• The school has the capacity to attract first class teachers from Australia, New Zealand and overseas.
  • Its rigorous EMPA is accredited by Australian and New Zealand universities.
  • The school offers a research-driven, practitioner-oriented curriculum.
  • Its pedagogic philosophy stresses innovative and engaging program delivery.
  • It has managed around 20 major international conferences on topics of direct interest to practitioners and many workships and seminars.
  • It has strategic linkages with other prestigious international schools of government in Europe, America and Asia.

Six significant factors have contributed to ANZSOG’s institutional progress and the continuing high level of support it enjoys from both its government members and university partners. First, the school has prioritised a continuing focus on meeting governments’ needs in senior executive development, with the corollary that continuing support from government stakeholders has required maintaining relevance and high levels of customer satisfaction. Second, it has invested in, and provided dedicated educational programs to, its stakeholder governments. Third, it has demonstrated a commitment to teacher development focused on effective postgraduate/mid-career teaching and learning. Fourth, it has actively utilised an extensive network of scholars and practitioners, across Australia and New Zealand and internationally, to provide input into programs and courses. Fifth, the school has maintained an active engagement with, and support from, alumni, including providing ongoing educational refreshers and network opportunities. Finally, the school has operated within a robust business model designed to maximise its effectiveness and influence, while providing value for money for governments and participants.

ANZSOG’s distinctive participant population and teaching innovations

Participants in ANZSOG’s executive development programs were generally middle to senior officials with significant experience and embedded practice backgrounds. They were highly engaged, motivated and possessed a high performance culture in the commitment they put into the learning environment. They were energised through reflecting on a range of theoretical insights and explanations of best practice presented to ensure they were serving the demands of government and the needs of the community. These features placed unique demands on the teaching and learning process. Teaching was not simply a matter of delivering content in traditional lecturing modes. Learning had to take place in a realistic and dynamic environment, pitched at the right level to connect with participant experiences and capabilities, and developed with tangible takeaway messages that deliver benefit to the participants in their practice environment.

ANZSOG has developed over time its distinctive learning-centred pedagogical approach to respond to the opportunities presented by this challenging cohort and the important roles they already play in promoting good public policy outcomes and good public management practices. ANZSOG has worked collaboratively with the Kennedy School of Government at Harvard University to develop a practically oriented structure of developmental learning that builds on a core set of foundations, namely delivering public value, managing organisations, governing in a market economy, designing programs, decision-making under uncertainty, governing by well-designed rules and regulations and leading public sector change. Initially, in the masters program, the school promoted the interactive ‘teaching case’ pedagogical approach, but over time it developed in tandem with innovations in pedagogy drawing on interactive learning. The aim of interactive education was to broaden and diversify the learning experience through deploying a range of ‘teaching methods’ or sources of information. ‘Teaching cases’ became complementary to a range of other available teaching approaches including guest expert presenters and greater use of digital-based learning to promote active applied learning by all participants in the learning environment (see Alford & Brock 2014).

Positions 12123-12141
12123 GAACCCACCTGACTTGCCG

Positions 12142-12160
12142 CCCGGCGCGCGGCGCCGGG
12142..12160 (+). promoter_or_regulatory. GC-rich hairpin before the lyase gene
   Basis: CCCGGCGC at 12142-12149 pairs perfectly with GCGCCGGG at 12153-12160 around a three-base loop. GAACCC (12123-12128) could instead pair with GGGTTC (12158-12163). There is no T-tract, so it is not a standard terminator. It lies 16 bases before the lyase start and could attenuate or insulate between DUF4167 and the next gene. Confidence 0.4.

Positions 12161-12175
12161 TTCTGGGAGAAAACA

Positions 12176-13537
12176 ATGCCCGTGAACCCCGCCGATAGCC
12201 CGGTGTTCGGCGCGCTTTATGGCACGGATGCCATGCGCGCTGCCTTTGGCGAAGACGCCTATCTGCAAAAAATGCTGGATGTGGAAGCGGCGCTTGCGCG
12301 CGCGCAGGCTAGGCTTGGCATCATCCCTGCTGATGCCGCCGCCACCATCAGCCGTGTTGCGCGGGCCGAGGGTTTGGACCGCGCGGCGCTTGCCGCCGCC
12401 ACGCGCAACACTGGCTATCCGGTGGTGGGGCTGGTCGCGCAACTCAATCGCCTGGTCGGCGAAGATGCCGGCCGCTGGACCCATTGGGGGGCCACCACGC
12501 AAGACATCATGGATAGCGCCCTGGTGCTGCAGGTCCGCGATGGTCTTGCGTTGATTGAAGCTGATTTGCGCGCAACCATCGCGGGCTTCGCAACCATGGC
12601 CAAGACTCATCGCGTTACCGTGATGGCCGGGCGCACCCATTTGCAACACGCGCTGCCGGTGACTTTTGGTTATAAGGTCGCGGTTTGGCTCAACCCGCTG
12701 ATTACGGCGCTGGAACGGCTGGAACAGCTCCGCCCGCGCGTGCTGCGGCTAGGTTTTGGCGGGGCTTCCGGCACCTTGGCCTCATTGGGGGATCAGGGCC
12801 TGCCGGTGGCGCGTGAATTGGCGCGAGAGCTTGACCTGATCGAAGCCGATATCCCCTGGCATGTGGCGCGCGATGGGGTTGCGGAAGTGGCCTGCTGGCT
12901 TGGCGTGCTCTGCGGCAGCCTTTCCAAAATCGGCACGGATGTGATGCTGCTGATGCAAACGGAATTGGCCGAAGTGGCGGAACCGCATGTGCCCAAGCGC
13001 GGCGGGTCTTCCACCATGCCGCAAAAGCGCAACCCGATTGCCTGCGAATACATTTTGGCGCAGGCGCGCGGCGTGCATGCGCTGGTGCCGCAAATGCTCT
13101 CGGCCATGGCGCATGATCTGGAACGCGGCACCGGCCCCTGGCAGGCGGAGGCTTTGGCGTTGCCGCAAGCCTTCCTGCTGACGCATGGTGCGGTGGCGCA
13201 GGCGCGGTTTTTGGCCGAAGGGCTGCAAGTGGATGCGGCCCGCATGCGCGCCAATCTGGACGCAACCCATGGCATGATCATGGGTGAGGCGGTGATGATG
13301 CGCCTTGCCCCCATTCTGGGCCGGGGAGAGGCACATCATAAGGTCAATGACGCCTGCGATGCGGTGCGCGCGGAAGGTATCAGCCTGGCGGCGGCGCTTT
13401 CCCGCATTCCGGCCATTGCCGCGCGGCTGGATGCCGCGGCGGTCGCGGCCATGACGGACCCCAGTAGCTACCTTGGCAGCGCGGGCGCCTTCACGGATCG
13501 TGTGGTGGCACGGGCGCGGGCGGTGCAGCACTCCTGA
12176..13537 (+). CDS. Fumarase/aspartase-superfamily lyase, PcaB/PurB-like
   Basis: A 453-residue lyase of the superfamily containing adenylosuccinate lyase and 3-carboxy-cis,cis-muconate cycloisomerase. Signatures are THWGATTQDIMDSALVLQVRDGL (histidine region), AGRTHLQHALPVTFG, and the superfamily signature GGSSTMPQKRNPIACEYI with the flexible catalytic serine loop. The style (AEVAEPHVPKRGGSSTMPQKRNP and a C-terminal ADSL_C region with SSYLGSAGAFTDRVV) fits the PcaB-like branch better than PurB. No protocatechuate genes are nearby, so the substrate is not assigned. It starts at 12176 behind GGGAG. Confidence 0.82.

Another innovation ANZSOG has developed has been the ‘immersive case’ as a pedagogic experience to stretch participant learnings. Immersive cases are ‘live issues’ that demand policy attention and involve participants (instructors and learners) performing site visits and working ‘in the field’ with policy or management issues in a real world context, especially nominated by owner governments of ANZSOG who might be grappling with a particular matter at a point in time, and are seeking the ‘wisdom of the crowd’ from participants in how to address intractable challenges or ‘wicked’ issues. For example, the TSL program divided participants into groups to address the particular challenges of dealing with homelessness in Victoria. This pedagogy was also employed on an inter-jurisdictional level to expand comparative learnings across Australia and New Zealand. It is now a crucial component of ANZSOG’s international collaboration, with program participants in the EMPA and EFP travelling to Singapore and investigating ‘live thematic issues’ pertinent to Singaporean society, and working on presentations to project sponsors attached to the ‘live policy challenges’. EFP participants have also been engaged in immersive case experiences in New Zealand concerning the film industry, with students matched with project sponsors, subject matter experts, instructional coaches and live site visits. A variety of practical proposals were generated that were communicated back to industry and government sponsors.